Looking Forward: Woods Institute becoming part of Stanford's new school focused on climate and sustainability
Combining the Distribution of Semi-Aquatic Mammal Populations with Ecohydrologic Analysis
Climate change and human activities such as hydropower development have created ecological impacts and habitat loss at the Peace-Athabasca Delta in northeastern Alberta, Canada, a UNESCO World Heritage Site. Exploring the effects of climate change and human activity on one of the planets largest inland deltas is critical to understanding, mitigating, and adapting to ecohydrologic changes and preserving biodiversity in this and other parts of the world. This project will combine hydrologic modeling and population dynamics of the muskrat, a semi-aquatic rodent whose abundance is indicative of habitat health, to investigate the impacts of these stressors on the ecosystem. Researchers will also account for impacts by and upon aboriginal peoples subsistence and commercial trapping due to changes in muskrat demography.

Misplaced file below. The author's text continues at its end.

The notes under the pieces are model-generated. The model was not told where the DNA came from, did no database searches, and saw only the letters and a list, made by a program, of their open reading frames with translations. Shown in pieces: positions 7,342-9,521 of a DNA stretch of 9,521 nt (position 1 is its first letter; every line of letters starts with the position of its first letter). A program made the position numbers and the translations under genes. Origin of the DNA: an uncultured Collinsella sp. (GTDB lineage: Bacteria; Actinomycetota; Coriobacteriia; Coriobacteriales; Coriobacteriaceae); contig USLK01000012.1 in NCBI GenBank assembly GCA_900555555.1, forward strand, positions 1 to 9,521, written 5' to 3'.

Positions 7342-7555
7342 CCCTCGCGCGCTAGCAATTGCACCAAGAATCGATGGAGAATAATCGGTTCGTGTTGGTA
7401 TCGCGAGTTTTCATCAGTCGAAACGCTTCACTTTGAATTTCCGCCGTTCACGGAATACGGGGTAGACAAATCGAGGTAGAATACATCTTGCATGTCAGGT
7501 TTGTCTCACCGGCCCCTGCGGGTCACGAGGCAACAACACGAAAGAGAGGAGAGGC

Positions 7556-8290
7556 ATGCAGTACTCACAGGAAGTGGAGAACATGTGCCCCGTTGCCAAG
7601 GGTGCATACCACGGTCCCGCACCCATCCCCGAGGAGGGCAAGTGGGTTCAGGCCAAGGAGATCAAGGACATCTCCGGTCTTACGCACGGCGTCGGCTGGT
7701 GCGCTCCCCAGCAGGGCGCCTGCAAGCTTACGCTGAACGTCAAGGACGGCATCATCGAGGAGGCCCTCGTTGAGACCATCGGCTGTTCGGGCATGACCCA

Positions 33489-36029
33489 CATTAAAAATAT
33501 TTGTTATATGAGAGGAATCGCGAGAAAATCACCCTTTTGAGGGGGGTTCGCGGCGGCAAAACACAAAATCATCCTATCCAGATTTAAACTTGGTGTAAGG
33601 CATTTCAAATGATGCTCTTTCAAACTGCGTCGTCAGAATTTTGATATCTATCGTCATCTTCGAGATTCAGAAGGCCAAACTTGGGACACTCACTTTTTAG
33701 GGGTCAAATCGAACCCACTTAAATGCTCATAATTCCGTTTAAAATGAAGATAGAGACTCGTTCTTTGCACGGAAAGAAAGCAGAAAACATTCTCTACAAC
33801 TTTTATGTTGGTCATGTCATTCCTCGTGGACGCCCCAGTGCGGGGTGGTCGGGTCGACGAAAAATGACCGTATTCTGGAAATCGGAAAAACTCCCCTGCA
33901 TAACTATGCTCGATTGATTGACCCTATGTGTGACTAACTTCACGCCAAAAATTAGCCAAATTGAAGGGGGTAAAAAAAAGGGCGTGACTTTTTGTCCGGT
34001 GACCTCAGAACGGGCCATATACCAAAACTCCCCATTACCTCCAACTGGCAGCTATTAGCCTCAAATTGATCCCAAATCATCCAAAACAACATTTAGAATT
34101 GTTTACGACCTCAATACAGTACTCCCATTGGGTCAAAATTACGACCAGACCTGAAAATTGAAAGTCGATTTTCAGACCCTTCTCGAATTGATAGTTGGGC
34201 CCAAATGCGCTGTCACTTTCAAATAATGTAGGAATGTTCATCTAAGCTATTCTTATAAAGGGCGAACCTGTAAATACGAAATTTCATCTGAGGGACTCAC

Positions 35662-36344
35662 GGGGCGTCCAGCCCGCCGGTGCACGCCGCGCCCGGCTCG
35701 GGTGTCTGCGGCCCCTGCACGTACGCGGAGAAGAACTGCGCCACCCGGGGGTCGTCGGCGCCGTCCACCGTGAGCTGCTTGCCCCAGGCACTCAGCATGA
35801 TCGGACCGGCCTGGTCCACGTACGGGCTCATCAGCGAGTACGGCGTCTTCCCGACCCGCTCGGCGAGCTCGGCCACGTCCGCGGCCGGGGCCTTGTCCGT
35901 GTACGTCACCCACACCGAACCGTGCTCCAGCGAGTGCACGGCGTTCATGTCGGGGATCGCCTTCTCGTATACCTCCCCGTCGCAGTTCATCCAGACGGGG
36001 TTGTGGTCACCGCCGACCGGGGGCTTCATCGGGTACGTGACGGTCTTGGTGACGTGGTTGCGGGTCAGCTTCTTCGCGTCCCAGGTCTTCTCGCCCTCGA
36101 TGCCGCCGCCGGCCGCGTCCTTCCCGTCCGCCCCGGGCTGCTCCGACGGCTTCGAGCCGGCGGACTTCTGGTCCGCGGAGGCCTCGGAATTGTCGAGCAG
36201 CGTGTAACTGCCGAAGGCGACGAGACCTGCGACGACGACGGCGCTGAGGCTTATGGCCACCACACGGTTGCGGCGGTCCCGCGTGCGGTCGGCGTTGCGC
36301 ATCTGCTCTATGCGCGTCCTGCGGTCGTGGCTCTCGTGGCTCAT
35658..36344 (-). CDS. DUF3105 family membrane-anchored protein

Steve Gorelick Cyrus Fisher Tolman Professor in the School of Earth Sciences and Senior Fellow at the Woods Institute for the Environment
Elizabeth Hadly Paul S. and Billie Achilles Professor in Environmental Biology, Senior Fellow at the Woods Institute for the Environment and Professor, by courtesy, of Geological Sciences